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Habitual drunk driver to serve time

A Dublin man with a history of eight intoxicated driving convictions will have to serve most of a five-year prison sentence for driving as a habitual offender a year ago.
Commonwealth’s Attorney Mike Fleenor told Pulaski County Circuit Court Judge Colin Gibb Thursday that it appears George Paul Hamby has as many as eight intoxicated driving convictions and three convictions of driving after being declared a habitual offender.
Hamby’s record “speaks for itself,” Fleenor said. “It’s troubling in that it appears most, if not all, of his offenses were alcohol related.”
Fleenor called Hamby “sort of a recipe for disaster really.”
Hamby’s defense attorney pointed out “there’s no denying Mr. Hamby has a problem with alcohol. But he was raised around that and thought that was the way it was supposed to be.”
The attorney pointed out that Hamby was driving a moped when arrested Aug. 24, 2008 for driving as a habitual offender. “If anyone had been hurt that day, it would’ve been him.”
Judge Gibb disagreed. He said Hamby could have struck someone with the moped and caused serious injuries.
Nonetheless, the defense attorney asked Gibb to sentence Hamby to the mandatory minimum of one year in prison, adding that the damage could have been much worse if Hamby had had an accident while driving a car or truck.
Fleenor noted that the police report from August 2008 indicates Hamby was intoxicated when operating the moped. Plus, he said, Hamby had been drinking and tested positive for marijuana use when Hamby met with a probation officer for a sentencing report.
Judge Gibb said Hamby has a “horrible record” so he has “no problem in this case” with imposing the mandatory minimum sentence. “If it had been a car I’d have given him the maximum. It’s dangerous even if you’re driving a moped.”
The judge decided to impose a sentence that was at the midpoint in the state sentencing guidelines. He imposed a five-year prison sentence, with one year and four months suspended. Hamby will be placed on three years probation upon release.
Gibb said he has no problem with Hamby serving the sentence “in the therapeutic community (receiving substance abuse treatment). It would probably be a good thing. But don’t come back (before the court on new charges) and don’t drive another vehicle.”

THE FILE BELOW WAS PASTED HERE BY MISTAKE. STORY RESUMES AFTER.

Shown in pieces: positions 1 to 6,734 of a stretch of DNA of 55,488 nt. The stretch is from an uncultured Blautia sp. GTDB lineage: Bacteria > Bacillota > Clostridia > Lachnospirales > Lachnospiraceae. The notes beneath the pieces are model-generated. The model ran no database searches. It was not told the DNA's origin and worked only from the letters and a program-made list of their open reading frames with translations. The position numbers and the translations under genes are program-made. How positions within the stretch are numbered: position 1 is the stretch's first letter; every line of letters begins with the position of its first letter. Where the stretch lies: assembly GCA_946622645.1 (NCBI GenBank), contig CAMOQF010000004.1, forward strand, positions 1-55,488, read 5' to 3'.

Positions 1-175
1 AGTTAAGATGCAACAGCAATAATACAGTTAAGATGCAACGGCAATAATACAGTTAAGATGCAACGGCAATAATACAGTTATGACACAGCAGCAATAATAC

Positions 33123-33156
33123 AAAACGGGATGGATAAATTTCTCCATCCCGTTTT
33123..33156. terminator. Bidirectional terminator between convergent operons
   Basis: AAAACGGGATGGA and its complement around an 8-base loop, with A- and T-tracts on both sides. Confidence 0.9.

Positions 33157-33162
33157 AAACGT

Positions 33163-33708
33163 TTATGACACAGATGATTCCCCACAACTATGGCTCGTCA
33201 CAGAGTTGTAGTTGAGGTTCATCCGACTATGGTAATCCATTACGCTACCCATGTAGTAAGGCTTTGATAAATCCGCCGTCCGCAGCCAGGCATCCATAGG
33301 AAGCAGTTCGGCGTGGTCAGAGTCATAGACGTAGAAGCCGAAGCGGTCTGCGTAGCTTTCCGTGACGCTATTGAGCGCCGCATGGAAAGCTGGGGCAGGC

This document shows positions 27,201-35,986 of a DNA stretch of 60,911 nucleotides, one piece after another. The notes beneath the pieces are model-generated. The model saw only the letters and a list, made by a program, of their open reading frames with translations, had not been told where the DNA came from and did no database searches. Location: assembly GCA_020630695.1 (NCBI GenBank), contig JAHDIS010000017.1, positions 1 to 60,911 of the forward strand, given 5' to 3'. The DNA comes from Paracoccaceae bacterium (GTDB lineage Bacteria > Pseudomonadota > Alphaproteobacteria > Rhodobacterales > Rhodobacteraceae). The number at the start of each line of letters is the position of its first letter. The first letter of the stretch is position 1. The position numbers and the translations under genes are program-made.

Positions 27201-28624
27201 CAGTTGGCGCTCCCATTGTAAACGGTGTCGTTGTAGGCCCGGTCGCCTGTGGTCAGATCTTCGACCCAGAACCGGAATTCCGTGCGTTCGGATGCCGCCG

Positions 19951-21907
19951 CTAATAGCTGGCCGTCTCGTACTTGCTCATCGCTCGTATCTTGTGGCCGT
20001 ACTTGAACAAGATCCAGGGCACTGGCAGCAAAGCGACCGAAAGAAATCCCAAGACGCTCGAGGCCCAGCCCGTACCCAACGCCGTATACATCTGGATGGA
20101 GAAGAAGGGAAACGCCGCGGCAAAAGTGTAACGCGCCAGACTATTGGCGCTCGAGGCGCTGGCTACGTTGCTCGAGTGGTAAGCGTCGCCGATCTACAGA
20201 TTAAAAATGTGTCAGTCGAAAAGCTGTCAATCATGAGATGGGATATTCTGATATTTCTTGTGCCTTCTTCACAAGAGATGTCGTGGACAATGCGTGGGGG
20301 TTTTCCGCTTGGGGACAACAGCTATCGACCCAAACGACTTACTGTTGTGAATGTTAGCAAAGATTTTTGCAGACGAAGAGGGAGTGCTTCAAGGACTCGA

Hamby was given until Sept. 8 to report to jail to begin the sentence.

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Habitual drunk driver to serve time

A Dublin man with a history of eight intoxicated driving convictions will have to serve most of a five-year prison sentence for driving as a habitual offender a year ago.
Commonwealth’s Attorney Mike Fleenor told Pulaski County Circuit Court Judge Colin Gibb Thursday that it appears George Paul Hamby has as many as eight intoxicated driving convictions and three convictions of driving after being declared a habitual offender.
Hamby’s record “speaks for itself,” Fleenor said. “It’s troubling in that it appears most, if not all, of his offenses were alcohol related.”
Fleenor called Hamby “sort of a recipe for disaster really.”
Hamby’s defense attorney pointed out “there’s no denying Mr. Hamby has a problem with alcohol. But he was raised around that and thought that was the way it was supposed to be.”
The attorney pointed out that Hamby was driving a moped when arrested Aug. 24, 2008 for driving as a habitual offender. “If anyone had been hurt that day, it would’ve been him.”
Judge Gibb disagreed. He said Hamby could have struck someone with the moped and caused serious injuries.
Nonetheless, the defense attorney asked Gibb to sentence Hamby to the mandatory minimum of one year in prison, adding that the damage could have been much worse if Hamby had had an accident while driving a car or truck.
Fleenor noted that the police report from August 2008 indicates Hamby was intoxicated when operating the moped. Plus, he said, Hamby had been drinking and tested positive for marijuana use when Hamby met with a probation officer for a sentencing report.
Judge Gibb said Hamby has a “horrible record” so he has “no problem in this case” with imposing the mandatory minimum sentence. “If it had been a car I’d have given him the maximum. It’s dangerous even if you’re driving a moped.”
The judge decided to impose a sentence that was at the midpoint in the state sentencing guidelines. He imposed a five-year prison sentence, with one year and four months suspended. Hamby will be placed on three years probation upon release.
Gibb said he has no problem with Hamby serving the sentence “in the therapeutic community (receiving substance abuse treatment). It would probably be a good thing. But don’t come back (before the court on new charges) and don’t drive another vehicle.”
Hamby was given until Sept. 8 to report to jail to begin the sentence.

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